SURFACE TRANSPORTATION BOARD DECISION DOCUMENT
    Decision Information

Docket Number:  
EP_752_0

Case Title:  
ASSOCIATION OF AMERICAN RAILROADS--PETITION FOR RULEMAKING

Decision Type:  
Decision

Deciding Body:  
Entire Board

    Decision Summary

Decision Notes:  
DECISION WAIVED THE PROVISION AT 49 C.F.R. 1110.2(d) AND DEFERRED BOARD ACTION ON A PETITION TO ESTABLISH A RULE REQUIRING A COST-BENEFIT ANALYSIS IN CERTAIN FUTURE AGENCY RULEMAKINGS.

    Decision Attachments

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    Full Text of Decision

47077 SERVICE DATE – JULY 10, 2019

EB

 

SURFACE TRANSPORTATION BOARD

 

DECISION

 

Docket No. EP 752

 

ASSOCIATION OF AMERICAN RAILROADS—PETITION FOR RULEMAKING

 

Digest:[1] This decision waives the provision at 49 C.F.R.  1110.2(d) and defers Board action on a petition to establish a rule requiring a cost-benefit analysis in certain future agency rulemakings.

 

Decided: July 8, 2019

 

On March 14, 2019, the Association of American Railroads (AAR) filed a petition to institute a rulemaking to adopt procedural rules that would require a cost-benefit analysis in certain Board rulemaking proceedings[2] and would set certain data requirements. In response to the petition, the Board received filings from the Competitive Enterprise Institute, the Western Coal Traffic League, the Joint Shippers,[3] the National Grain and Feed Association (NGFA), the American Forest & Paper Association, and the American Fuel & Petrochemical Manufacturers (AFPM).[4]

 

AAR contends that “agencies like the Board should ensure that they are incorporating meaningful cost-benefit analysis into their rulemakings.” (Pet. 5.) To that end, AAR proposes that the Board adopt three requirements: (1) that the Board consider the costs and benefits of new rules when it proposes and adopts such rules; (2) that the Board consider the cumulative impact of regulations; and (3) that the Board base its decisions on up-to-date and reliable data. (Id. at 2, 16, 21-22.)[5] AAR argues that similar reforms have been made at other agencies, such as the Securities and Exchange Commission, the Nuclear Regulatory Commission, the Department of Energy, the Department of Transportation, and the Federal Communications Commission. (Id. at 19-21). Several respondents replied in opposition to the petition noting, among other things, that most agencies have not adopted cost-benefit analysis policies by regulation, but rather by more informal means such as a policy statement or internal memorandum. (See, e.g., Joint Shippers Reply 5-6; NGFA Comment 1; AFPM Reply 3-4.) Joint Shippers and NGFA also stated, among other things, that the Board must consider resource needs and other factors that may limit its ability to conduct a meaningful cost-benefit analysis and that the Board must conduct an analysis consistent with its implementing statute. (Joint Shippers Reply 6, 8; NGFA Comment 2.)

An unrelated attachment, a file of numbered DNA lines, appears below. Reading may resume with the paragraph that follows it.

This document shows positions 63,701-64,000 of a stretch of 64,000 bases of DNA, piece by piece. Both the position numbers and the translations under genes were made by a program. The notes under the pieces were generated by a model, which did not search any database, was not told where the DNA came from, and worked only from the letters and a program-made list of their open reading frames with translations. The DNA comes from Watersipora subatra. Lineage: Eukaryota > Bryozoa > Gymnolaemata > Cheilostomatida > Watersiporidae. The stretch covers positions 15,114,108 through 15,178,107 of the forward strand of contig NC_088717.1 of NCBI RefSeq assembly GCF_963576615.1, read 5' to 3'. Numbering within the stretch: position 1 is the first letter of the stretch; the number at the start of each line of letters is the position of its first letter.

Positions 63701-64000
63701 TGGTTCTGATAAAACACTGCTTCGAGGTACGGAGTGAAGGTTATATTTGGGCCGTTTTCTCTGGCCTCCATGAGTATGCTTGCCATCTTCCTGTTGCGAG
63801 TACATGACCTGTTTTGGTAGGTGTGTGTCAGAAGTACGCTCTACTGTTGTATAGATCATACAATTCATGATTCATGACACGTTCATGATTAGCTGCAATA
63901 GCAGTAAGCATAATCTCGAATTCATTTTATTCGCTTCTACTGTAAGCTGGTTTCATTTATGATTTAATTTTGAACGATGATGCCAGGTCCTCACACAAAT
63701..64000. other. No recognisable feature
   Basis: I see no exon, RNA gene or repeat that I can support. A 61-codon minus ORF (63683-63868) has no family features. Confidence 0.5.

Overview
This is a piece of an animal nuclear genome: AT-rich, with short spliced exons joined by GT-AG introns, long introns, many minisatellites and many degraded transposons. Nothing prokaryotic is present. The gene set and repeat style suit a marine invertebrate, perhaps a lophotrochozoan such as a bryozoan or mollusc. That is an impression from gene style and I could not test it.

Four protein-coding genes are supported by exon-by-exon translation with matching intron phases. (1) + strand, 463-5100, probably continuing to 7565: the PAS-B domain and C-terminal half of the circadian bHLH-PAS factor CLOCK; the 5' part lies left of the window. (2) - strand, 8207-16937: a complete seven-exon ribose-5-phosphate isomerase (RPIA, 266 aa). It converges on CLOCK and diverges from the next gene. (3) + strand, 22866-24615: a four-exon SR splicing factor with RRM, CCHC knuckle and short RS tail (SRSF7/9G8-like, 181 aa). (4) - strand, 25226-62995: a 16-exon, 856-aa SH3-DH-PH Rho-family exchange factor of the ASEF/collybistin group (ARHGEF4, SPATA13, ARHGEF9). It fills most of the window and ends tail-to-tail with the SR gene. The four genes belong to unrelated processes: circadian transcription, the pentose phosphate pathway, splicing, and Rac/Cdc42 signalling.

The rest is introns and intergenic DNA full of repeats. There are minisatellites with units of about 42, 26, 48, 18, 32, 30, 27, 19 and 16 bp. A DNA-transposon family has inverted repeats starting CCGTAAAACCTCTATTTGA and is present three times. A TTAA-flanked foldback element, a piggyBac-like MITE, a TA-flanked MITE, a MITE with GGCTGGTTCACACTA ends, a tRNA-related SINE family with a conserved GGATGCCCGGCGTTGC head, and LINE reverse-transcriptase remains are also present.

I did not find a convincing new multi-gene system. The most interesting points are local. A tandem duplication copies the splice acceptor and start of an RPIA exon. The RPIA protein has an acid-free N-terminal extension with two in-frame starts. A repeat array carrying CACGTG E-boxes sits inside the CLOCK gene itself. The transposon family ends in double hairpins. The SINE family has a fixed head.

AAR’s petition and the responsive comments raise important issues of interest to the Board. Additional time is required for the Board to consider whether and how particular cost-benefit analysis approaches or data requirements might be more formally integrated into its rulemaking process. The Board also wishes to evaluate best practices of other agencies for conducting such analyses, including consideration of processes, methods, and other changes. Accordingly, the Board will waive the provision at 49 C.F.R.  1110.2(d) and defer ruling on AAR’s petition. No further public comment is required at this time.

 

It is ordered:

 

1. AFPM’s request to late file its reply is granted.

 

2. A decision on AAR’s petition to institute a rulemaking is deferred pending further order of the Board.

 

3. This decision is effective on its date of service.

 

By the Board, Board Members Begeman, Fuchs, and Oberman.

 



[1] The digest constitutes no part of the decision of the Board but has been prepared for the convenience of the reader. It may not be cited to or relied upon as precedent. See Policy Statement on Plain Language Digests in Decisions, EP 696 (STB served Sept. 2, 2010).

[2] Rulemakings described in 49 C.F.R. 1110.3(a) (“(i)nterpretive rules, general statements of policy, and rules relating to organization, procedure, or practice”) would be excepted under AAR’s proposal on cost-benefit analysis. (See Pet. 22.)

[3] The Joint Shippers consist of the Agricultural Retailers Association, American Chemistry Council, American Malting Barley Association, Corn Refiners Association, Freight Rail Customer Alliance, Industrial Minerals Association—North America, Institute of Scrap Recycling Industries, Louisiana Chemical Association, National Association of Chemical Distributors, National Industrial Transportation League, Private Railcar Food and Beverage Association, The Chlorine Institute, The Fertilizer Institute, and the Vinyl Institute.

[4] AFPM seeks leave to late file its reply, which is not opposed. AFPM’s request will be granted in the interest of compiling a full and complete record.

[5] The Board notes that it is unclear whether AAR believes the Board should consider cumulative impacts of a final rule “to the extent practicable,” and whether AAR is suggesting that rules described in 49 C.F.R.  1110.3(a) would be excepted from the proposed data requirements.  (See Pet. 22, compare proposed  1110.6(a) with proposed  1110.6(b) and  1110.9, respectively.)